1. This appeal arises out of a suit for possession of property appertaining to a certain temple at Nayagaon and for a perpetual injunction against the defendant No. 1 restraining him from interfering with plaintiff's possession of the property and his performance of his duties as mahant of the temple. The temple is situate at a place called Nayagaon in the territory of the jagirdar of Paldeo and it adjoins Chitrakot, a famous place of Hindu pilgrimage in the Banda District. To this temple there appertains another temple in manza Dhorahi also in the Banda District, and considerable landed property in the Banda District as well as in the adjoining Native States of Paldeo and Baraunda. Gobind Das, the last mahant of the temple, died on the 17th of July, 1907. On his death a dispute arose as to succession to the mahantship. The defendant Gobind Parpan Ramanuj Das, as it appears from the evidence, was installed as mahant by the leading mahants of Ohitrakot and he obtained a sanad confirming his appointment from the chiefs of the two Native States. His appointment was recognized by the Political Agent of Bundelkhand and he obtained mutation of names in his favour in respect to the property appertaining to the temple in the Banda District from the Revenue Courts of that district. The defendant, therefore, is the man in possession and it is for the plaintiff, who seeks to oust him, to show a better title. The title, on which the plaintiff bases his suit, is set out in paragraph 4 of the plaint which is to the following effect: The Mahant Gobind Das died on the 17th of July, 1907, without making a Will. The plaintiff is the only disciple of the said deceased mahant and is the grandson of the deceased's brother. The plaintiff is lawful heir and representative of the deceased mahant, and, as such representative, is entitled to become the owner and possessor of the whole of the property in suit left by the said mahant and also to become the owner, possessor and manager of the temple of Sri Ram Kunwarji situate in Nayagaon.' The plaintiff is a youth of 15. His guardian is Ram Parpan Ramanuj Das, who, it appears, is also a disciple of the deceased mahant. Upon the main issue in the case, viz., whether the plaintiff was the chela and grand-nephew of the deceased Mahant Gobind Das, and if so whether he was entitled to inherit his estate, the Court below has found that the plaintiff was proved to be the chela and grand-nephew of the deceased mahant and that he was appointed by mahants of his bradri to succeed the deceased mahant and that it followed, therefore, that he was entitled to succeed to all the property left by Gobind Das.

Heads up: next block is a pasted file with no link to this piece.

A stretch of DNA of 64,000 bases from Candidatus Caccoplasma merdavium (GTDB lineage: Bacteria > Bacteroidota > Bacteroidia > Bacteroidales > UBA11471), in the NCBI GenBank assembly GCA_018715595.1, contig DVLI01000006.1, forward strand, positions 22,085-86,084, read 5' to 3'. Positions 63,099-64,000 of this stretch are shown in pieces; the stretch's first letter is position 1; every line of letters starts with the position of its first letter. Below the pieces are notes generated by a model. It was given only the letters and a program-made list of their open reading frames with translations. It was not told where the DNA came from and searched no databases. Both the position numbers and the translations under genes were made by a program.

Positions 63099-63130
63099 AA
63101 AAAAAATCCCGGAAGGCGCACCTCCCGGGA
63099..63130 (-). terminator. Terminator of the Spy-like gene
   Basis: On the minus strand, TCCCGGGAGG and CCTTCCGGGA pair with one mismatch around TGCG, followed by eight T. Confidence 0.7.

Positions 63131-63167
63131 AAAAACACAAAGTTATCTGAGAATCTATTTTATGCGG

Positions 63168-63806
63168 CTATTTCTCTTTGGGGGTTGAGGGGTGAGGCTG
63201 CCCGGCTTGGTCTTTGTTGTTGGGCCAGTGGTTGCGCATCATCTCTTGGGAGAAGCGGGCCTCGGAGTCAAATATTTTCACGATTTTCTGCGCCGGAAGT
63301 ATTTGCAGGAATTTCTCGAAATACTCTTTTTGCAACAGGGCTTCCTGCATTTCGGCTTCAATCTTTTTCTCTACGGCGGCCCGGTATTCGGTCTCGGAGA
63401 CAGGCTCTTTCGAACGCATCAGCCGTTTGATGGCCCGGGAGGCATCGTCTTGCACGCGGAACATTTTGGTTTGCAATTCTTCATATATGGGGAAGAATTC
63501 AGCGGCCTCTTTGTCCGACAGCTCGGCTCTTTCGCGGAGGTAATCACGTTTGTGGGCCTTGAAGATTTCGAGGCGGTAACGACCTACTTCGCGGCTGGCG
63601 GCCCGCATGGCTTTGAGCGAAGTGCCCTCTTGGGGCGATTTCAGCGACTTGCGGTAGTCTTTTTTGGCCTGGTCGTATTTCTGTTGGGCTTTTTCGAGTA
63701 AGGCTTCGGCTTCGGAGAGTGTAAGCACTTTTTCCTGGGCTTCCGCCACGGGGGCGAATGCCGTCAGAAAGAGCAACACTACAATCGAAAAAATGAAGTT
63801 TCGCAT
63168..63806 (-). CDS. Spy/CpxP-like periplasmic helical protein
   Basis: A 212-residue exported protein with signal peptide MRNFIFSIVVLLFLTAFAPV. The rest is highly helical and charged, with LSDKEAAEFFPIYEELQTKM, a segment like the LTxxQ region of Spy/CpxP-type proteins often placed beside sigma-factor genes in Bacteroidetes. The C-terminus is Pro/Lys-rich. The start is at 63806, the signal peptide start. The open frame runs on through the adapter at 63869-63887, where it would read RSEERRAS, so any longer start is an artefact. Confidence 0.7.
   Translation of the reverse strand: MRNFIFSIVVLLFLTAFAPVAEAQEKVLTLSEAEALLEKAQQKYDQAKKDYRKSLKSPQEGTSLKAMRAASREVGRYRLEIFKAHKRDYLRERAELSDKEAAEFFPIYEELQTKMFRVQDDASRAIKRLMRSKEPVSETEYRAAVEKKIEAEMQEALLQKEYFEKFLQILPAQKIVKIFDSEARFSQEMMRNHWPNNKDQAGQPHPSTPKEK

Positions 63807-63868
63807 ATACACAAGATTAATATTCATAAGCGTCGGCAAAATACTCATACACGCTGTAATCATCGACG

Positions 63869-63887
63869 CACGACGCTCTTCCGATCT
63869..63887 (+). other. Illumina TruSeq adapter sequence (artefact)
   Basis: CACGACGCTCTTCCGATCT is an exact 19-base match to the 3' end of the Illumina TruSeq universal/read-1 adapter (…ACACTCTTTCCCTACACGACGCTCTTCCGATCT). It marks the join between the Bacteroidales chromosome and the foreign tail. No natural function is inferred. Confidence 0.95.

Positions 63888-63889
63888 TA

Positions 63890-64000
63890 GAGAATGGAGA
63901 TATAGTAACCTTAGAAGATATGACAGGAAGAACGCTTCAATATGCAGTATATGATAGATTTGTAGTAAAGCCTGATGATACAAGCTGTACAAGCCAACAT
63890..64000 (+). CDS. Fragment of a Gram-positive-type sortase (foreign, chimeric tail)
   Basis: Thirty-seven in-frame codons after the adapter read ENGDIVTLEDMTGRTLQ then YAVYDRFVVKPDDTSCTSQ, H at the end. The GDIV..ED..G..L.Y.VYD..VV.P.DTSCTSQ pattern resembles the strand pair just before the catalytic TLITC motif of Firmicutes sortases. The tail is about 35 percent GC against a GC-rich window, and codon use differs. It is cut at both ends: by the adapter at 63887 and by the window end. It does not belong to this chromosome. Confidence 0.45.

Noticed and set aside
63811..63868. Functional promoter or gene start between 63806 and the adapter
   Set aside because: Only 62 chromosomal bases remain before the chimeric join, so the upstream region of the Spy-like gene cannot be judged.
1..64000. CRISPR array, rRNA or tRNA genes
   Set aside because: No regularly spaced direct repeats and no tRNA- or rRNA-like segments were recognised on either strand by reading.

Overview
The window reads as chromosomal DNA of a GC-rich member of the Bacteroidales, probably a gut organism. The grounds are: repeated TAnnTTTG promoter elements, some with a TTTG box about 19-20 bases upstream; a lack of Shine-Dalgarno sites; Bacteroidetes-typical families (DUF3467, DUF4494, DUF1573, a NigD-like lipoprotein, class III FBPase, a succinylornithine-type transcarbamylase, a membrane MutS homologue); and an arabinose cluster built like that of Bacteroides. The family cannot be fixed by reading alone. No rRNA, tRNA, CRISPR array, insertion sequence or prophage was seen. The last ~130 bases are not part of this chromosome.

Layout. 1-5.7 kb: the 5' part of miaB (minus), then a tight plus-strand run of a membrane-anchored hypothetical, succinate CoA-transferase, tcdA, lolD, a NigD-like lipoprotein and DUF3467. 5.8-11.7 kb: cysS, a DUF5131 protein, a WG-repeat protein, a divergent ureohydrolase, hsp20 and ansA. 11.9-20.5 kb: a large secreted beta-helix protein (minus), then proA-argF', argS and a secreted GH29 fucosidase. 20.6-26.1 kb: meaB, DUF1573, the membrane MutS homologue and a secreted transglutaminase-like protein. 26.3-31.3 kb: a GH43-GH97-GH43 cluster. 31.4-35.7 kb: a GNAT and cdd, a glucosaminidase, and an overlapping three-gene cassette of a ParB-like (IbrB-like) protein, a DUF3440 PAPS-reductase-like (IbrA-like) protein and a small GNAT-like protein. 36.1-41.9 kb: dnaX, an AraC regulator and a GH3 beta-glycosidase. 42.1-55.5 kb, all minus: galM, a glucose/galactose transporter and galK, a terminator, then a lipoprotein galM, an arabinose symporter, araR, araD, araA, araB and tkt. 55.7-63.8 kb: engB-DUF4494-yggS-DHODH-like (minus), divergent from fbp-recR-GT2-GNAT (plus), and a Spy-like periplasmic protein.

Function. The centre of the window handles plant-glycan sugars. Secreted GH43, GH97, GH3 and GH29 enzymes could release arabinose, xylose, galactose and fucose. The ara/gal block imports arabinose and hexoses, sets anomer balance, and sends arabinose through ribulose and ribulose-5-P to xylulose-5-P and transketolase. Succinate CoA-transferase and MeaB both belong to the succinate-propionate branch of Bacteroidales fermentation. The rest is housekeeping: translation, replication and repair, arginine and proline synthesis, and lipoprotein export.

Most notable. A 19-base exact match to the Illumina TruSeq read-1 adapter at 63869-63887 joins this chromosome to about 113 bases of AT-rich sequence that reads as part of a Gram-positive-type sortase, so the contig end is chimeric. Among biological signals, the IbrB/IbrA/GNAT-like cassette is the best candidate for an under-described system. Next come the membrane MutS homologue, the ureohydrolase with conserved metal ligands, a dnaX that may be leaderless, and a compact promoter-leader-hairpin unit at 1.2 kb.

2. The main contention on appeal to this Court is that on the evidence on the record the Court below was not justified in coming to that finding. The plaintiff's claim, as set out in the fourth paragraph of the plaint, is further developed in the evidence of the plaintiff's witnesses into a claim to succeed to the deceased mahant by right of a custom whereby the senior chela of a deceased mahant is entitled as of right to succeed him. Several witnesses were examined on behalf of the plaintiff. They deposed that the plaintiff was the senior chela, of the deceased mahant and was also related to him as agrand-nephew. The evidence as to the alleged custom is that of the following witnesses: Bhagwat Das states: A successor to the gaddi is appointed by the mahants. A jagir-holder or ruler of the estate cannot do so. The Mahants cannot, contrary to the practice, appoint a junior disciple as owner of the gaddi. A senior disciple is appointed as owner of the gaddi. The person, to whom all the Mahants, Acharis, and Vishnus jointly invest with a kanthi, is appointed heir to the gaddi.' Narayan Das states: among the Mahants and Acharis a senior disciple is appointed as heir. Bala Saran is the senior disciple.' Ram Sahai Achari states 'Bala Saran is Gobind Das' grand-nephew and disciple. He is the senior disciple. We, the Acharis, appointed Bala Saran a mahant and invested him with a kanthi on the thirteenth day ceremony of Gobind Das. The senior disciple is installed to the gaddi.' This is all the evidence as to the alleged custom upon which the plaintiff bases his claim. It appears that there are two rival factions amongst the religious orders of Chitrakot, each of which has put forward its own nominee for (sic) of this temple, and each of which has gone through the form of installing its nominee as mahant. We are unable to hold that the evidence, to which we have referred above, is sufficient to establish a custom such as would entitle the plaintiff to succeed. No evidence has been given of the observance of the said custom in the appointment of Gobind Das or his predecessors. There is no documentary evidence of the existence of the alleged custom. In the evidence of the witnesses examined on behalf of the defendant, we find a totally different custom set up which was deposed to by a set of witnesses at least equal in standing and opportunities of knowledge to those produced by the plaintiff. The custom as alleged on behalf of the defendant was that a mahant was appointed by selection by the mahants of the religious orders at Chitrakot, viz., the Digambar, Nirbani and Khaki Mahants. It is apparent from the evidence of these witnesses, amongst whom was mahant Kunj Behary Das, admittedly the most influential mahant of Chitrakot, that the defendant was so appointed and installed as a mahant. The Court below appears to have based its decision rather upon what it regarded as the weakness of the defendant's case than upon the strength of the plaintiff's. That this is not the principle upon which cases of this nature should be decided appears from the ruling of their Lordships of the Privy Council reported in the case of Genda Puri v. Chata Puri 9 A. 1 : 13 I.A. 100, in which it is stated: In determining the right of succession to the property left by the deceased head of a religious institution, the only law to be observed is to be found in custom and practice, which must be proved by the evidence.' Their Lordships further held that the claimant, in order to succeed, must prove the custom of the math entitling him to recover the office and the property appertaining to it.' We must hold that in this case the plaintiff has not discharged the burden which lay upon him. 'We think that the Court below has come to a wrong conclusion upon the first and main issue in the case. This being our view, it is unnecessary to consider the other pleas raised in this appeal. We allow the appeal and set aside the decree of the Court below save in so far as it decrees the plaintiff's claim in respect of the shares in Chhitupur Kalan and Chhitupur Khurd and the two houses transferred to the deceased Gobind Das by a deed of gift dated the 2nd of April 1902. It appears from this document that the late mahant was the absolute owner of the property given by this document and that his personal heirs should be entitled to succeed to it. The plaintiff, as a chela and grand-nephew to the deceased, has a better title to this property than the defendant. As to this portion of the property, which does not appertain to the temple, the defendant has no right. The plaintiff will pay the costs of the defendant both in this Court and in the Court below including fees in this Court on the higher scale.